My hope was to learn more and possibily collaborate on the full picture to help in anyway I could. As you all know in modelling you can predict outside the current data but the model error will go up as leave the data set. My thinking was as we leave the most recent area were CO2 has been the last few million years why not try to learn as much as we can in the dinosaur period when temperatures and CO2 were hotter to help our knowledge and what we are up against. In addition, as you know match your presentations to your audience varying details/complexity to some groups and the big picture with simple reasonable outcomes with executives.

    I will continue to go through the site to look for knowlege on the areas mentioned for question to stay within policy. If you have any good datasets and hypothesis it would be appreciated. Since this may not to policy and not to bore everyone on the site please contact me and I would love to learn and help in anyway.


    0 0
    Moderator Response:

    [DB] For a discussion of previous climates with high levels of CO2, see this post:

    Over the Earth's history, there are times where atmospheric CO2 is higher than current levels. The planet experienced widespread regions of glaciation during some of those periods. Does this contradict the warming effect of CO2? No, for one simple reason. CO2 is not the only driver of climate. To understand past climate, we need to include other forcings that drive climate.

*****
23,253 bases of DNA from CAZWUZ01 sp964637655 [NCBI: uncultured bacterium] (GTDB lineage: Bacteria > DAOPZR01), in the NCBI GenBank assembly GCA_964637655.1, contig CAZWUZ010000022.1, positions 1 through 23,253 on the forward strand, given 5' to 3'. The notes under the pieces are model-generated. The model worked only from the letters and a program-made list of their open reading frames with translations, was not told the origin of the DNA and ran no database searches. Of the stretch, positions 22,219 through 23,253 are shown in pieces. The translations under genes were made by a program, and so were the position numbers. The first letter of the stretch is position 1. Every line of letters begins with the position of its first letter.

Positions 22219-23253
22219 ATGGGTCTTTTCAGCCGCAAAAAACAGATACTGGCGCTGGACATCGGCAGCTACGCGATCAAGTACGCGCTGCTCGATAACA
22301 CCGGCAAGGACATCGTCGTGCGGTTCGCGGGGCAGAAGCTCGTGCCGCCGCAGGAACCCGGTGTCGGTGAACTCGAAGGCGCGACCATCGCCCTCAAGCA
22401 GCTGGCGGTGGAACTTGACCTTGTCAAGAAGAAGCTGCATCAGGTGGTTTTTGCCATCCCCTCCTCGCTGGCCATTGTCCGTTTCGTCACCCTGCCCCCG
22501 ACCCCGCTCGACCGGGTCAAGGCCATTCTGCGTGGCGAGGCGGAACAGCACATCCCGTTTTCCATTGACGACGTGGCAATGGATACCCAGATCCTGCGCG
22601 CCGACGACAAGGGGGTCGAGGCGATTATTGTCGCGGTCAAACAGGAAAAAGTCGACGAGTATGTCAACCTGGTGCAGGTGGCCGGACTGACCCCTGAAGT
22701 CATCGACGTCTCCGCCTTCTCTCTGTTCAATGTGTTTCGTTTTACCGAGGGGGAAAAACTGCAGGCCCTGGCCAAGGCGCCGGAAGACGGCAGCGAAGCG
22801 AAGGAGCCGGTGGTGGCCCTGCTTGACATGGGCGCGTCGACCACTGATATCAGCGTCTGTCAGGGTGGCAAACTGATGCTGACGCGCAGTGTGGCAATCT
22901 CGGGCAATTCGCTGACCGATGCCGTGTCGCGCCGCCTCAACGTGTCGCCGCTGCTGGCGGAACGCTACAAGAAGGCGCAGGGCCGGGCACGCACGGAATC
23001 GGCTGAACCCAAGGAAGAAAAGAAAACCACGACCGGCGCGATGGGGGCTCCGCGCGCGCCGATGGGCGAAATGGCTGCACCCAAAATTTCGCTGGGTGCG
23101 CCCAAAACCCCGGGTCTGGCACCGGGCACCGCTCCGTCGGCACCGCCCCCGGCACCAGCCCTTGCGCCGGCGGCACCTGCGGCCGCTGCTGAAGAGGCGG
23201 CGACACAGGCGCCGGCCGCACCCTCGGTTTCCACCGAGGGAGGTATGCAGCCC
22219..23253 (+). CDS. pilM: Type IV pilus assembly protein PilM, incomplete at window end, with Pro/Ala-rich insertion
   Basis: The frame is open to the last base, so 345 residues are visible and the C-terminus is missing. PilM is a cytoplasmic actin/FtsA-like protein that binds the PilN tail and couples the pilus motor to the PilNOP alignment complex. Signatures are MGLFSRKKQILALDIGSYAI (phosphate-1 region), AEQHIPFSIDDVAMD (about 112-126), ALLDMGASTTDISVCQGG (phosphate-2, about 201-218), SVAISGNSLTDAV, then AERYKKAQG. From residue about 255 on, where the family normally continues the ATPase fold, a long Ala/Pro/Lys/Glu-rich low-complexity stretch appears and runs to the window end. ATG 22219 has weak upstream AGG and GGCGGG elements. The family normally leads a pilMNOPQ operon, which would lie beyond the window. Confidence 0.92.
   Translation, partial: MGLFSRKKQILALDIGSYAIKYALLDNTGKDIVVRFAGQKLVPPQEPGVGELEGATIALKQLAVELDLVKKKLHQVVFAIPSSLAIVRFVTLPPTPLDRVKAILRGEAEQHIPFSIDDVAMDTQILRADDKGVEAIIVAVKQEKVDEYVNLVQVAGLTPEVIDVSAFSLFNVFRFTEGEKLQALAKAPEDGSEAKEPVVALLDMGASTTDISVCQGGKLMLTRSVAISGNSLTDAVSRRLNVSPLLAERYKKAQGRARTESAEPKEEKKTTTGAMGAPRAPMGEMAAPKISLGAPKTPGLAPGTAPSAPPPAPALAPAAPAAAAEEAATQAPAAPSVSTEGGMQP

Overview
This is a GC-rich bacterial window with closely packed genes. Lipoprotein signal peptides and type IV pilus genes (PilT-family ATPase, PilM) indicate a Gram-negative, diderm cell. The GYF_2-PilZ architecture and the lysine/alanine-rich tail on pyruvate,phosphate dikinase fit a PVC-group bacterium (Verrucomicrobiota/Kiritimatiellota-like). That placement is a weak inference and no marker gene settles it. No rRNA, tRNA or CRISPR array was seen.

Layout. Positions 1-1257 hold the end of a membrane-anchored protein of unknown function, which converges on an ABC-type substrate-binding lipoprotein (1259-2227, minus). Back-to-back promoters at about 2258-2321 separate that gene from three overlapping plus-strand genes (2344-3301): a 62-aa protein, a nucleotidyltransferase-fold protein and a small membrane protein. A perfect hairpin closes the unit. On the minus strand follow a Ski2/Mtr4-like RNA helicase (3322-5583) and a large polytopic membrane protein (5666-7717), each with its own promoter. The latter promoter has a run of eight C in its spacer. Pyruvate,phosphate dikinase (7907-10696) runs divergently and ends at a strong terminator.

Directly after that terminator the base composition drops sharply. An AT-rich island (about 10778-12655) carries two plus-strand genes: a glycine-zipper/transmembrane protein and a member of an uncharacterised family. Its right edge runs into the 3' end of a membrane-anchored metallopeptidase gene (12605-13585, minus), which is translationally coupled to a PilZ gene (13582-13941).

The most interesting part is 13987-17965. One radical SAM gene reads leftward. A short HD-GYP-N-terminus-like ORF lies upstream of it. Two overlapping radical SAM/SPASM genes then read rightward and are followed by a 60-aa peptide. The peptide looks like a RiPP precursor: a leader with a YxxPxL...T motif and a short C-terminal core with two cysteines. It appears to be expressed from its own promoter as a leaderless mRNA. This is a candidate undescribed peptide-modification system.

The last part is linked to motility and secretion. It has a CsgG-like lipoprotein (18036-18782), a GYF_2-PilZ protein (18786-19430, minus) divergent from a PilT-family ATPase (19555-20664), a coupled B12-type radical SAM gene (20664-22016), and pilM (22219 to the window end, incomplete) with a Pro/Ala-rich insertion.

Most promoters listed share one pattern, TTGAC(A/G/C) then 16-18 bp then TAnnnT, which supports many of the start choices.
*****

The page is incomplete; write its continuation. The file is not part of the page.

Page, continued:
Slide 20

    Atmospheric CO2 levels have reached extremely high values in the deep past, possibly topping over 5000 ppm in the late Ordovician around 440 million years ago. However, solar activity also falls as you go further back. In the early Phanerozoic, solar output was about 4% less than current levels.

    If climate scientists were claiming CO2 was the only driver of climate, then high CO2 during glacial periods would be problematic. But any climate scientist will tell you CO2 is not the only driver of climate. Climatologist Dana Royer says it best: